equivalent, Facebook's mobile newsfeed ads garner higher rates than its other forms of online ads, say analysts.
"Facebook is uniquely positioned because of the way consumers consume their content to show these types of ads," said Macquarie Research analyst Ben Schachter. "More and more people are finding that this is a useful place to show ads," he said.
Last week, Google reported second-quarter results short of Wall Street's estimates as weakening prices for its ads weighed on the bottom line, and Yahoo trimmed its 2013 sales outlook.
Facebook said about 61 percent of its 1.15 billion users now visit the service on a daily basis, compared to 58 percent in the second quarter of 2012. That increase came despite worries that in-feed ads will alienate viewers, and that a new crop of mobile services popular among a younger crowd, such as Snapchat, would siphon off users.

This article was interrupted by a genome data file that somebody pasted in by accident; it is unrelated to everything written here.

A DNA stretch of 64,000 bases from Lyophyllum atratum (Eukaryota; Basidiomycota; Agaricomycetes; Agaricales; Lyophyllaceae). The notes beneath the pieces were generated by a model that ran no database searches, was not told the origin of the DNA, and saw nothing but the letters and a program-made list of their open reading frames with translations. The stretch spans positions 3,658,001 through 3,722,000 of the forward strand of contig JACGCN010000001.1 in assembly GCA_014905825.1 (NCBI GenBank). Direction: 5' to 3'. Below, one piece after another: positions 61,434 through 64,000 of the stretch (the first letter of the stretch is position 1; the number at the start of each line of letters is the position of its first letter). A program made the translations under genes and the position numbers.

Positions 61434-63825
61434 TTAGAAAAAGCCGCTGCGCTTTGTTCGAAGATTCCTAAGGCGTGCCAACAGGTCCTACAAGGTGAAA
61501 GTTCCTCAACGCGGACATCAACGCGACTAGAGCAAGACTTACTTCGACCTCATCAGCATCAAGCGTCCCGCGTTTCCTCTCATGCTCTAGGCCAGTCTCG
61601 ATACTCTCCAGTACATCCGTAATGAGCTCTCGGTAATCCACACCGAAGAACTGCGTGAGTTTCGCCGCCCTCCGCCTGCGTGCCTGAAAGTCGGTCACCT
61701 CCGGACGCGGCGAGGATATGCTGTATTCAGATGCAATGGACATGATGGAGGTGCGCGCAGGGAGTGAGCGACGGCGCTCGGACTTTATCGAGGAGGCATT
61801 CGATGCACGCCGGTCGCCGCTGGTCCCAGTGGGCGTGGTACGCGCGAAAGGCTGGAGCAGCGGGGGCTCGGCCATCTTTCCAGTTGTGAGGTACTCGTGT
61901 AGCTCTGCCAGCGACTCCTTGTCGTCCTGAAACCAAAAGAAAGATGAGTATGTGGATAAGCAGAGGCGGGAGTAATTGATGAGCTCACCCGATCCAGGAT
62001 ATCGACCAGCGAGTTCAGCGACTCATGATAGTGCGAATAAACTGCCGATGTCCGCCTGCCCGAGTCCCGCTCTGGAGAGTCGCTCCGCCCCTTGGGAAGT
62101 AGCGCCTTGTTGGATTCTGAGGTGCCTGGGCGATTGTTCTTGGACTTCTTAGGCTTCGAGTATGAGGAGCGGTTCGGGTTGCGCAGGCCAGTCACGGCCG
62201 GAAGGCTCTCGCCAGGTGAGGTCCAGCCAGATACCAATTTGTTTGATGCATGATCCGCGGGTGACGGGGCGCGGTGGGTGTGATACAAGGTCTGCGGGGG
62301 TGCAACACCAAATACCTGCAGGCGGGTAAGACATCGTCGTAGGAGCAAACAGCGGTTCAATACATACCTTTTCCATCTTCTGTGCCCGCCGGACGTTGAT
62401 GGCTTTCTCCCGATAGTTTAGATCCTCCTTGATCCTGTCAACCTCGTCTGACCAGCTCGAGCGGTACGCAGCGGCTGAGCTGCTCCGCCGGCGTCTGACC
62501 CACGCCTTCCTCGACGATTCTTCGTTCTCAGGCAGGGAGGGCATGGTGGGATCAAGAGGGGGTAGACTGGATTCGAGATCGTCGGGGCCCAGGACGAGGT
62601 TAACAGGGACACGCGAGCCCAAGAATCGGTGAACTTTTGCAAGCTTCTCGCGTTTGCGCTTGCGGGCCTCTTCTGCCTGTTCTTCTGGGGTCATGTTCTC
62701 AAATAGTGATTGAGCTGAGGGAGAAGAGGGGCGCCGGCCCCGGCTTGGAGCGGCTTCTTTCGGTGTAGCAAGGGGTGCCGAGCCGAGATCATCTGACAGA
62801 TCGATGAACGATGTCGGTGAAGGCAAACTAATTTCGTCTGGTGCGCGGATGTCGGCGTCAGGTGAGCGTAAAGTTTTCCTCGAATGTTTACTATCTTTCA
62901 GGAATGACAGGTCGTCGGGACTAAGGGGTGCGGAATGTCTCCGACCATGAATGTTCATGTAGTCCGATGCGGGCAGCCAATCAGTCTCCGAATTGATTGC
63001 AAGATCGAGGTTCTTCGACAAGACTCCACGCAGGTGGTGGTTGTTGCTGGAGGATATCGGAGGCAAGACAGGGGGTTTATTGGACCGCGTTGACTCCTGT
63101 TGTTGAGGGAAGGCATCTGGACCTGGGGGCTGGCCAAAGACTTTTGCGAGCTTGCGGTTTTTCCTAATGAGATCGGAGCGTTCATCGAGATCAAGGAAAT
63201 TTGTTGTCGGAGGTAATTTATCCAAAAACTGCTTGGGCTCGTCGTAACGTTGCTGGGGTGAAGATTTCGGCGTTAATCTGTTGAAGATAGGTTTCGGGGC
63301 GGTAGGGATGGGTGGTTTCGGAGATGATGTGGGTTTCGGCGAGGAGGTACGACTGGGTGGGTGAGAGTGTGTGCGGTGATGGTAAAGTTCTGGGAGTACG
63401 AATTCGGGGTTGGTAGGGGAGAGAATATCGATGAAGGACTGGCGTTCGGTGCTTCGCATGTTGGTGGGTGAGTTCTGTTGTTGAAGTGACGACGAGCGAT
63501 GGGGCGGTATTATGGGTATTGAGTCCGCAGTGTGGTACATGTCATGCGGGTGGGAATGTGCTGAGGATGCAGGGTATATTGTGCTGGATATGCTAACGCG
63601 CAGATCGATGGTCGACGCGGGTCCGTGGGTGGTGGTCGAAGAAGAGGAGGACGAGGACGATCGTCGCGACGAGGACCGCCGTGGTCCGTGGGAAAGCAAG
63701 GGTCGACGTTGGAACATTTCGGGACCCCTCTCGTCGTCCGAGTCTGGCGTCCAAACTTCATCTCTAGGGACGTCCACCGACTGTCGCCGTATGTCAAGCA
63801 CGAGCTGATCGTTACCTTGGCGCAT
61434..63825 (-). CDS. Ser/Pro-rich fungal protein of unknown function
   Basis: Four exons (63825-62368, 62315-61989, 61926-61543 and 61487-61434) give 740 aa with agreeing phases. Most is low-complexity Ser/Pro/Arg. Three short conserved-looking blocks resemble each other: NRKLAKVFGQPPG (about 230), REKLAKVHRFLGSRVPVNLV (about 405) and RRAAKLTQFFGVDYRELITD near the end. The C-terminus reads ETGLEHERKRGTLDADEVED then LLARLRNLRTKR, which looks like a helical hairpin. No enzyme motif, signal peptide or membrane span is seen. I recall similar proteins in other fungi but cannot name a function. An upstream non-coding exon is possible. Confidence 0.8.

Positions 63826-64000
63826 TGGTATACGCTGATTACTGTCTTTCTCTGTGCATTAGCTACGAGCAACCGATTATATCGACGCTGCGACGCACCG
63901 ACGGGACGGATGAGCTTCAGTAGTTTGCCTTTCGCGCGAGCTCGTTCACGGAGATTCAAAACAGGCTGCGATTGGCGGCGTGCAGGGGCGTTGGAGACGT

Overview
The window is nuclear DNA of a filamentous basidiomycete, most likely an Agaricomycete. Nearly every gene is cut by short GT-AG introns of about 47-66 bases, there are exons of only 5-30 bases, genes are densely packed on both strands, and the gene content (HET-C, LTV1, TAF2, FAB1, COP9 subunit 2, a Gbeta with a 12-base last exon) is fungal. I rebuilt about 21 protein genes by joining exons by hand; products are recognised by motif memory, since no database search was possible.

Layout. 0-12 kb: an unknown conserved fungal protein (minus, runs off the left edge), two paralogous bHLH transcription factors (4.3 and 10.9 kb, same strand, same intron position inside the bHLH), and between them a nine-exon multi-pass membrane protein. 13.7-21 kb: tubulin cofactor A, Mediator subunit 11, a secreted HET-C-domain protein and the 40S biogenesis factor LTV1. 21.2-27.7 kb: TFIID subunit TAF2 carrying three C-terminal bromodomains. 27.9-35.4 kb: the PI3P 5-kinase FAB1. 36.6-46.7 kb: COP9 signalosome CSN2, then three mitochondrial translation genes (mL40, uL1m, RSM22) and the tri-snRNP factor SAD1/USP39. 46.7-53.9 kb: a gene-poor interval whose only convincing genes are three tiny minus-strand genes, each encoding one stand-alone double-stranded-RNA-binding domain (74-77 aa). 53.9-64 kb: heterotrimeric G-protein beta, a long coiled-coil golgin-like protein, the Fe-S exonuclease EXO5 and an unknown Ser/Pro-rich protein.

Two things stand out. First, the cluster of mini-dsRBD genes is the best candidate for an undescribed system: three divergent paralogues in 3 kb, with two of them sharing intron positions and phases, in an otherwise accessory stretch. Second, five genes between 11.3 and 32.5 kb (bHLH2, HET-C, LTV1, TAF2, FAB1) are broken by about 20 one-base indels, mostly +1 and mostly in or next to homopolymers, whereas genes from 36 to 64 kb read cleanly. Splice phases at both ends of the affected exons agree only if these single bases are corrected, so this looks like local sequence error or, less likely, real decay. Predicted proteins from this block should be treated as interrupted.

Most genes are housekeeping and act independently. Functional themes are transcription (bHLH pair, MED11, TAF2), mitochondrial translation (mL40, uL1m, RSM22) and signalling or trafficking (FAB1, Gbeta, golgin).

Zuckerberg said Facebook had not experienced the feared flight of teenage users in the United States, noting that the number of teen users in the country on a daily and monthly basis had been steady over the past year and a half.
"You always have to keep an eye on it, but they're certainly not running out the door," said Jefferies analyst Brian Fitzgerald. Shares of Facebook were up 16.7 percent at $30.95 in after-hours trading on Wednesday.
Facebook grew revenue 53 percent to $1.813 billion in the second quarter, above the average analyst expectation of $1.618 billion, according to Thomson Reuters I/B/E/S. Facebook had $1.184 billion in revenue in the year ago period.
The company said that mobile ads accounted for roughly 41 percent of its total ad revenue in the second quarter, up from 30 percent in the first quarter of the year.
Chief Operating Officer Sheryl Sandberg said the company had increased both the quantity and types of newsfeed adds during the second quarter, even as click-through rates and cost-per-clicks, or ad rates, remained strong.
"Right now, ads on average make up about 5 percent, or one in 20 stories on the newsfeed," Zuckerberg told analysts. "In recent studies, people have told us that they notice the ads more.